Performance and reproducibility of a laser fluorescence system for detection of occlusal caries in vitro

Caries Res. Jul-Aug 1999;33(4):261-6. doi: 10.1159/000016527.

Abstract

The diagnosis of occlusal caries at non-cavitated sites remains problematic, especially since clinical visual detection has limited sensitivity. Electrical methods of detection show considerable promise, but specificity is reduced. The aims of this in vitro study were: (1) to assess the validity of a new laser fluorescence device--the DIAGNOdent--(and compare the values with those of a fixed-frequency electrical device); (2) to determine the optimum cut-off points of the new device for different stages of the caries process, and (3) to assess the reproducibility of the new laser device. For validity and determination of optimum cut-off points, 105 extracted teeth with macroscopically intact occlusal surfaces were measured by a single examiner, using both the laser fluorescence device (on both moist and dried teeth) and an Electronic Caries Monitor. The teeth were subsequently examined histologically to determine the specificity, sensitivity and likelihood ratio at the D2 (caries extending through more than half of the enamel thickness) and D3 (caries involving dentin) levels. The values obtained for the laser device ranged from 0.72 to 0.87 (specificity), 0.76 to 0.87 (sensitivity) and 3.0 to 5.6 (likelihood ratio). Those for the ECM ranged from 0.64 to 0.78 (specificity), 0. 87 to 0.92 (sensitivity) and 2.4 to 4.1 (likelihood ratio). To determine intra- and interexaminer reproducibility of the DIAGNOdent, 11 dentists recorded two different measurements at the same site on a separate set of 83 extracted molar teeth, and these were compared using Cohen's kappa (at D2 and D3 levels) and Spearman's correlation coefficient. The average intra-examiner kappa scores were 0.88 (D2) and 0.90 (D3), with a Spearman correlation of 0.97. For interexaminer reproducibility, the average kappa values were 0.65 (D2) and 0.73 (D3), with a Spearman correlation of 0.84. It is concluded that for occlusal caries (1) the new laser device has a higher diagnostic validity than the ECM, and (2) in vitro, measurements using the device are highly reproducible. Thus, the laser device could be a valuable tool for the longitudinal monitoring of caries and for assessing the outcome of preventive interventions.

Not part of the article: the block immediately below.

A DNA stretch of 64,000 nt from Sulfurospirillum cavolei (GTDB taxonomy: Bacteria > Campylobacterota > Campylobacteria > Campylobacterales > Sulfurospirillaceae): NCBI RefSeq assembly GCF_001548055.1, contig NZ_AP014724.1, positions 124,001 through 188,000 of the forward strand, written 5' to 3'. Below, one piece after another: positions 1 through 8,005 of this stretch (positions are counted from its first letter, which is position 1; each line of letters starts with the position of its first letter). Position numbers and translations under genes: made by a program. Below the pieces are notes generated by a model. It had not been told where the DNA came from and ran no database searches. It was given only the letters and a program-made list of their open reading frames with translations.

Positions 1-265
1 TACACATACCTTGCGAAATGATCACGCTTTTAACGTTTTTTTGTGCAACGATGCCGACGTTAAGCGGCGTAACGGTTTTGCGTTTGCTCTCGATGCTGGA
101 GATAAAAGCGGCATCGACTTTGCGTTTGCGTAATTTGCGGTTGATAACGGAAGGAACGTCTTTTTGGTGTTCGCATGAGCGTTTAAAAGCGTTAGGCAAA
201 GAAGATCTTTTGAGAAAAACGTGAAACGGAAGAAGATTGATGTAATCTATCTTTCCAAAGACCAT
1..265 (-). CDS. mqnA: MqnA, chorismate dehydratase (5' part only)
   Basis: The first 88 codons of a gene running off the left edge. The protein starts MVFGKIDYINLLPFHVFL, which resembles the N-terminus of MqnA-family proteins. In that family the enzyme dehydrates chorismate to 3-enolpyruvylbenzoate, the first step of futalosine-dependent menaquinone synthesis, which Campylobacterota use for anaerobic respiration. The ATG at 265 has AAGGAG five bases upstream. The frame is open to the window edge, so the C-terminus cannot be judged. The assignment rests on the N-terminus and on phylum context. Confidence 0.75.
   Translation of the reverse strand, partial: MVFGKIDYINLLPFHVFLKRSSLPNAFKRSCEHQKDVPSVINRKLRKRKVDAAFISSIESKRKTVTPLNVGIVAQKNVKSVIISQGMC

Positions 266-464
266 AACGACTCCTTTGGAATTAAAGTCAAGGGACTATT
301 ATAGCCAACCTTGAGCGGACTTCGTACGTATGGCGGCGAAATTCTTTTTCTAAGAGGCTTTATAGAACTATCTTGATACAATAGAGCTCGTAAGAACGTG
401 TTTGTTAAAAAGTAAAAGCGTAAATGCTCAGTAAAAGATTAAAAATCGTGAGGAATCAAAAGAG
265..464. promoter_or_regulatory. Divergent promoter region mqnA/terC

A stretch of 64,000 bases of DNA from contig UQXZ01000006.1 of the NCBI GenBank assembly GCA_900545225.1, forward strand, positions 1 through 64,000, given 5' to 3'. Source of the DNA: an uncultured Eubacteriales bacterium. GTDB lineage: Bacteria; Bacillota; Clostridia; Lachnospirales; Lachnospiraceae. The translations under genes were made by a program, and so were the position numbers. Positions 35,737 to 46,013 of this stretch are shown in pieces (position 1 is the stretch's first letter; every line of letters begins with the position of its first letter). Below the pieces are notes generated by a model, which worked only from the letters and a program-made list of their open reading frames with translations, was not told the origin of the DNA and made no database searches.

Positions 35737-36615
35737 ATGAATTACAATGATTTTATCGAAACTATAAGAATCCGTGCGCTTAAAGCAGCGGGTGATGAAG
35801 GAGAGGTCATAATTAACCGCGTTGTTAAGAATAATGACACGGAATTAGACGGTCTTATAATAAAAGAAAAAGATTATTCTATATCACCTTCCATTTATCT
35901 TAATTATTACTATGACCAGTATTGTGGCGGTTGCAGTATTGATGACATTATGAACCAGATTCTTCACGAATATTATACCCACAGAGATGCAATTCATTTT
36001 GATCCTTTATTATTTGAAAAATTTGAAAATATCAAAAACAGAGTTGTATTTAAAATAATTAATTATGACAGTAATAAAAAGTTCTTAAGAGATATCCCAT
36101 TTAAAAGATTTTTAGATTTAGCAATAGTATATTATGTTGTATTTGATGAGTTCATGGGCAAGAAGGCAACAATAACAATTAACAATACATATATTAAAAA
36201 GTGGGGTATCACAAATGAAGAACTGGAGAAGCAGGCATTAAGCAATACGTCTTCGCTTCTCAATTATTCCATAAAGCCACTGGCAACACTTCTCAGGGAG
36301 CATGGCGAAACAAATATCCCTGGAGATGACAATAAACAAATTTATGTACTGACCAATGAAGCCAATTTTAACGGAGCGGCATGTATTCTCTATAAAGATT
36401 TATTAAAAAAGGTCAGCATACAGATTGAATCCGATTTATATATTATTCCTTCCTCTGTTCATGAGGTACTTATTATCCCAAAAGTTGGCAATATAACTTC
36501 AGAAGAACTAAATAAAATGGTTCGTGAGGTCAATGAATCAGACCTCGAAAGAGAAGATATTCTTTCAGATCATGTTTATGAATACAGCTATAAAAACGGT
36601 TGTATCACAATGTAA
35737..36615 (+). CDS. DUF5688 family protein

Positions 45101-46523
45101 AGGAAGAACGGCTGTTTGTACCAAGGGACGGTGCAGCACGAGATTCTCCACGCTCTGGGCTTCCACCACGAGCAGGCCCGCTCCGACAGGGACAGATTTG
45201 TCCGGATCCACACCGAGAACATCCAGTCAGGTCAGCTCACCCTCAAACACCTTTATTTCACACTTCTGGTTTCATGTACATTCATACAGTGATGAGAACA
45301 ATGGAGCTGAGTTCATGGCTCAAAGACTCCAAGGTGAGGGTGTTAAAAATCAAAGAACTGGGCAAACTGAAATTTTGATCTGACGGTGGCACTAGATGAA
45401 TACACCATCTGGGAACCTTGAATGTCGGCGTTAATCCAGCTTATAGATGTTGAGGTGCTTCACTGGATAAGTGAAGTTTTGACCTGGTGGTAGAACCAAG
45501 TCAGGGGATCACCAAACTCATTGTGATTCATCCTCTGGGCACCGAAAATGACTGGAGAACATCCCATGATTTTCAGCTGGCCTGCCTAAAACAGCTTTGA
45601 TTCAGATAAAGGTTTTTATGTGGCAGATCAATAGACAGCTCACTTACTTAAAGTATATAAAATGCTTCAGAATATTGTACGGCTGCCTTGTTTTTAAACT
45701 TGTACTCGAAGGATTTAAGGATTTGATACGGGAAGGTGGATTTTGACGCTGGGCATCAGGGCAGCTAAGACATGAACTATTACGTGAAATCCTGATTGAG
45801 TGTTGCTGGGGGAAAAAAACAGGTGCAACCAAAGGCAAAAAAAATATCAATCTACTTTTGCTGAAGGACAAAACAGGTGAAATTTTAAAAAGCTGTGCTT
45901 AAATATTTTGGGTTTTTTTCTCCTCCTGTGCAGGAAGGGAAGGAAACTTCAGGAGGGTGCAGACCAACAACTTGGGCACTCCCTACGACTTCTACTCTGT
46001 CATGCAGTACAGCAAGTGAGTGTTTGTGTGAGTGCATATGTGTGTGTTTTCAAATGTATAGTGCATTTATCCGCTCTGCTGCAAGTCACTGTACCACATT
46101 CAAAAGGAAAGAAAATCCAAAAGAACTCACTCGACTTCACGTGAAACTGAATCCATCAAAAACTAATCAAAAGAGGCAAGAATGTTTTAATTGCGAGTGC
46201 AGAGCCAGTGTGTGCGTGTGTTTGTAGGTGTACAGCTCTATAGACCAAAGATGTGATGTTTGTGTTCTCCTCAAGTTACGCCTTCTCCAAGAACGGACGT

Publication types

  • Comparative Study
  • Research Support, Non-U.S. Gov't

MeSH terms

  • Dental Caries / diagnosis*
  • Dental Caries / pathology
  • Dental Equipment / statistics & numerical data
  • Dental Occlusion
  • Electric Conductivity
  • Fluorescence
  • Humans
  • In Vitro Techniques
  • Lasers*
  • Molar / pathology
  • Observer Variation
  • Reproducibility of Results
  • Sensitivity and Specificity
  • Surface Properties